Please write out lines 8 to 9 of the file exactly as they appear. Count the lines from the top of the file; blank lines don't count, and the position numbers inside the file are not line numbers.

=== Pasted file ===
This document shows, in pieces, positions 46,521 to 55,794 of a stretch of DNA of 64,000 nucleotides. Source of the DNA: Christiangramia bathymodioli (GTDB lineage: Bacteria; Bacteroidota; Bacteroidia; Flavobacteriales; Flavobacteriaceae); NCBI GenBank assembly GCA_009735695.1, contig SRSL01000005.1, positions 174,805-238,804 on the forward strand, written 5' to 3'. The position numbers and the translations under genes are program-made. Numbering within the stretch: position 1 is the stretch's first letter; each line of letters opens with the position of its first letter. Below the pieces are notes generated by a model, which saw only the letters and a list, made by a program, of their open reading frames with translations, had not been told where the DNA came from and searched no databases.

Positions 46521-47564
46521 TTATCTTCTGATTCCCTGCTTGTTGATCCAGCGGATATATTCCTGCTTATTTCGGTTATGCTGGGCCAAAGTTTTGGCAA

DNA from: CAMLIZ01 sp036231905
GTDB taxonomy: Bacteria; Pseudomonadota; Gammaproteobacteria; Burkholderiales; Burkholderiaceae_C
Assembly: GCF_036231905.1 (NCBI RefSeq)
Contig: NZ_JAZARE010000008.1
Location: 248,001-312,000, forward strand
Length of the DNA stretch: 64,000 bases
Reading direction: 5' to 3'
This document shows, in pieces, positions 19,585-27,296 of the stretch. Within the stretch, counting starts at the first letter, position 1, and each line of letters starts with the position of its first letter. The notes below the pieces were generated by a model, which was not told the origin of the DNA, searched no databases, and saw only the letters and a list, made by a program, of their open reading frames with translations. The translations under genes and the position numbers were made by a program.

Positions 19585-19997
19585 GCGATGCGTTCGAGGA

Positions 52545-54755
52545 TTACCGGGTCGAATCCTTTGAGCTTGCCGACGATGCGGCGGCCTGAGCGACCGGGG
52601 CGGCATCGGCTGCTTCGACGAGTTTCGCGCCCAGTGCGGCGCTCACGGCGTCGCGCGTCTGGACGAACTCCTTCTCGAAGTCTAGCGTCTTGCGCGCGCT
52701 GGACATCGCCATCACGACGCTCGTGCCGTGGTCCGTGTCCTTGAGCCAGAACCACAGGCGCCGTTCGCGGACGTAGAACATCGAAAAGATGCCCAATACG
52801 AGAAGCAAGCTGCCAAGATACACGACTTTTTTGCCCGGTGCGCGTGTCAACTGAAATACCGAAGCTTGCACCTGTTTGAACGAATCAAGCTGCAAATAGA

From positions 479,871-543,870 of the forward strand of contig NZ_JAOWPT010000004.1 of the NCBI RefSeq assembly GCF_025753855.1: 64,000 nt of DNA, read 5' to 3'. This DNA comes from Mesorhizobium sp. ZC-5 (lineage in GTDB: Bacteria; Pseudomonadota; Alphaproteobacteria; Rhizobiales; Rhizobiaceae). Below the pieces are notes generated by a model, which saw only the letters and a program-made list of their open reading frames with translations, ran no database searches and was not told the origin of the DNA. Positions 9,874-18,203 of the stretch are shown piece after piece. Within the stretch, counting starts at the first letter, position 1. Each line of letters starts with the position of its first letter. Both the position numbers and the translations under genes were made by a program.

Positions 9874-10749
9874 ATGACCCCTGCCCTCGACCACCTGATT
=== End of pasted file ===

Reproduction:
Location: 248,001-312,000, forward strand
Length of the DNA stretch: 64,000 bases